The benefit of the NUA approach is that it helps you avoid paying ordinary income tax on these distributions of your own companys stock from your retirement account. That can be up to 37 percent, which is now the highest tax bracket, says Landsberg.
Instead, youll enjoy capital gains tax treatment, which even at the highest tax bracket is only 20 percent, on any appreciation. High earners, however, will be subject to a bonus 3.8 percent net investment income tax. And an NUA may be subject to a 10 percent early withdrawal tax if you move funds prior to age 59 1/2.
Landsberg says NUA makes the most sense when the difference in tax rates is higher.
Net unrealized appreciation is a very powerful tool, if used correctly, Landsberg says. So you can get creative and potentially have a pretty nice windfall if you use the NUA rules correctly.
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Background Of The One
Under the basic rollover rule, you don’t have to include in your gross income any amount distributed to you from an IRA if you deposit the amount into another eligible plan within 60 days ) also see FAQs: Waivers of the 60-Day Rollover Requirement). Internal Revenue Code Section 408 limits taxpayers to one IRA-to-IRA rollover in any 12-month period. Proposed Treasury Regulation Section 1.408-4, published in 1981, and IRS Publication 590-A, Contributions to Individual Retirement Arrangements interpreted this limitation as applying on an IRA-by-IRA basis, meaning a rollover from one IRA to another would not affect a rollover involving other IRAs of the same individual. However, the Tax Court held in 2014 that you can’t make a non-taxable rollover from one IRA to another if you have already made a rollover from any of your IRAs in the preceding 1-year period .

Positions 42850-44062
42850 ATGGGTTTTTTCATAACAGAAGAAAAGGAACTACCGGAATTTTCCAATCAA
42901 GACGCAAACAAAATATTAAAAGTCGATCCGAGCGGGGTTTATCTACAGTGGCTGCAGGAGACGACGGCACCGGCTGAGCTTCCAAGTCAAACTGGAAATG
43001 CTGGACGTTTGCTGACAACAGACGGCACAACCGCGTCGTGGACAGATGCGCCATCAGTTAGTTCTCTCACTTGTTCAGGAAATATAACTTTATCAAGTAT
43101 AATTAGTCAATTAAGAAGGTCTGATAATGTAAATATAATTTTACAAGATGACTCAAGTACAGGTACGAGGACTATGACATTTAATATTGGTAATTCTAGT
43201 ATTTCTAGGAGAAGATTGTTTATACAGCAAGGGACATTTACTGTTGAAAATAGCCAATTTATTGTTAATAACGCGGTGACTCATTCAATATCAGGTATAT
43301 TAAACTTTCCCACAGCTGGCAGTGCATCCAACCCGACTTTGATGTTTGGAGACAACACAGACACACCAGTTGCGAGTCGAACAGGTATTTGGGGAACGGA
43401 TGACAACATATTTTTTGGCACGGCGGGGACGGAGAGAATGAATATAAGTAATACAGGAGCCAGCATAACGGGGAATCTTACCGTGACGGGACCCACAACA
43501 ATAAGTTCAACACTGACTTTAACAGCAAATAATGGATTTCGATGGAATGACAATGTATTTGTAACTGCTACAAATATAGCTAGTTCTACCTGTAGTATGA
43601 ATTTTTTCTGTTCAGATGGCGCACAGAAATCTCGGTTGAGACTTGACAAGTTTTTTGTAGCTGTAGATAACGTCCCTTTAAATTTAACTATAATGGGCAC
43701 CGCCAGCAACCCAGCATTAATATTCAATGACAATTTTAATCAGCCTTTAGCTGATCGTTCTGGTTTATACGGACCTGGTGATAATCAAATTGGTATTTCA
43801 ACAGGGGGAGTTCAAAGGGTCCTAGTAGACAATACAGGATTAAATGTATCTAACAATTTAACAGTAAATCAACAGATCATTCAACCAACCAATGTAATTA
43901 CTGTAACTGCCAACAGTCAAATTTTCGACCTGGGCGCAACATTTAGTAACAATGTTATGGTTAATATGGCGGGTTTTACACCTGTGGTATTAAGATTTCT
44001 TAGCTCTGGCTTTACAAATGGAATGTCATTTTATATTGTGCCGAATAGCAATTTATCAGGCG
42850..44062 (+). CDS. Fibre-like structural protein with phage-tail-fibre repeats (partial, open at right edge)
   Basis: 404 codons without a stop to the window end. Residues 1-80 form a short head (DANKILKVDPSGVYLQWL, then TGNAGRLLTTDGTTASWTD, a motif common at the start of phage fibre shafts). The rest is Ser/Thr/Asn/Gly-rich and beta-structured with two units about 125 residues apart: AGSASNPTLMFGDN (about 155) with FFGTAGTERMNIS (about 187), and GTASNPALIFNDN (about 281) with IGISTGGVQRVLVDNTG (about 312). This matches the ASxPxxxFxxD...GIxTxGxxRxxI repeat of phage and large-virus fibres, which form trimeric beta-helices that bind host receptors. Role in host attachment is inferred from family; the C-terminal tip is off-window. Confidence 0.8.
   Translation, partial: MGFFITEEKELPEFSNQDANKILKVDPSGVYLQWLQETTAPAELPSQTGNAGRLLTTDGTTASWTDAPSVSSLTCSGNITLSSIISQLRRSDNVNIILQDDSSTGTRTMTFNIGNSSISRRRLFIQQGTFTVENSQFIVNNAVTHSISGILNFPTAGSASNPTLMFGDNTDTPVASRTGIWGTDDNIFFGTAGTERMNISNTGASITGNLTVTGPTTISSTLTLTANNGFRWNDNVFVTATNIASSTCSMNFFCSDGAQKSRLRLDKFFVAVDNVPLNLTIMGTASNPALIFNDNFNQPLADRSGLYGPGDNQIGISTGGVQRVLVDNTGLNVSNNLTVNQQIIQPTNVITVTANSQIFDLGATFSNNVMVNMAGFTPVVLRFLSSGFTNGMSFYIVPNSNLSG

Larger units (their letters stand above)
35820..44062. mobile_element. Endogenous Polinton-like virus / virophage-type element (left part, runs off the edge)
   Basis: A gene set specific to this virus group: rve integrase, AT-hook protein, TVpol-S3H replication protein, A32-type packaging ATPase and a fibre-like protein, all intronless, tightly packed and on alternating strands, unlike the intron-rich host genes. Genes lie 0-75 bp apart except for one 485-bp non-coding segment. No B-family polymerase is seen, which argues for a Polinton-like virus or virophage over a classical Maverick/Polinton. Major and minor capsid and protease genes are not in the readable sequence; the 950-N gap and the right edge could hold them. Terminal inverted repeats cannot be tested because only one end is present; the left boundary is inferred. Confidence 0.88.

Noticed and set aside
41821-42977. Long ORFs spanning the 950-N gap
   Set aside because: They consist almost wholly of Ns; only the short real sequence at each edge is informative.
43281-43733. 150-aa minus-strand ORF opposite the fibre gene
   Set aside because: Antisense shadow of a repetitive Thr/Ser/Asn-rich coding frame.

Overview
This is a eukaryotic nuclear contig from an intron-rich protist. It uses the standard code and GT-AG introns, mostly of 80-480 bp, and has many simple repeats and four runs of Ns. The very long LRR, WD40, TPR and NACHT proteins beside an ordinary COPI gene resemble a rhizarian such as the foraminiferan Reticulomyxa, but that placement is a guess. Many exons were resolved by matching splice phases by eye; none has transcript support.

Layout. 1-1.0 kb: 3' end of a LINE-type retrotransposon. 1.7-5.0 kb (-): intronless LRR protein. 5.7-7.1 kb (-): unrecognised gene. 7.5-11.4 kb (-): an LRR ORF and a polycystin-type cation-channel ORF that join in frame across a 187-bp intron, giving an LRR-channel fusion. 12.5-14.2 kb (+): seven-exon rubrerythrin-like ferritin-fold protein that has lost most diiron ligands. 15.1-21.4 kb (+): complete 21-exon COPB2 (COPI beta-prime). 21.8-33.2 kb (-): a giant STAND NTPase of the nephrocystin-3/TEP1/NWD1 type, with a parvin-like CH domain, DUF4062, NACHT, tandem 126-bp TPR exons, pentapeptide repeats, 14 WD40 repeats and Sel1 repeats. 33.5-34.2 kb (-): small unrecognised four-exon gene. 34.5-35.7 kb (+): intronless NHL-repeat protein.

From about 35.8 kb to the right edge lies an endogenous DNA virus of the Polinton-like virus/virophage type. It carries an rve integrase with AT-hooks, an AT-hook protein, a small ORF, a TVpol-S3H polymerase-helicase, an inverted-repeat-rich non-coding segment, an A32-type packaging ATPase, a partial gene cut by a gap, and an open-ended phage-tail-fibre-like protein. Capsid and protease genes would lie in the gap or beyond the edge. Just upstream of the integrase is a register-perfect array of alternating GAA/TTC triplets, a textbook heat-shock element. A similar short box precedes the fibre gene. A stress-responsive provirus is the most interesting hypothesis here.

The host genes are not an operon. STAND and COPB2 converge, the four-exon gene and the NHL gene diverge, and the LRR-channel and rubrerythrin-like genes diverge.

Should You Roll Over Your 401 Into Another 401
There are some situations that might make an IRA rollover the wrong move for you. Heres what to consider before completing a 401 rollover.
Retirement account protection. In general, 401 accounts offer better protections from creditors than IRAs.
Rule of 55. With a 401, you can actually start withdrawing funds at age 55 penalty-free if you leave your job. You dont have that advantage when you roll your 401 to an IRA, though you can emulate it by taking subsequently equal periodic payments from your IRA
Performance. If you like your current plan, and its performing well, theres no reason to complete a rollover.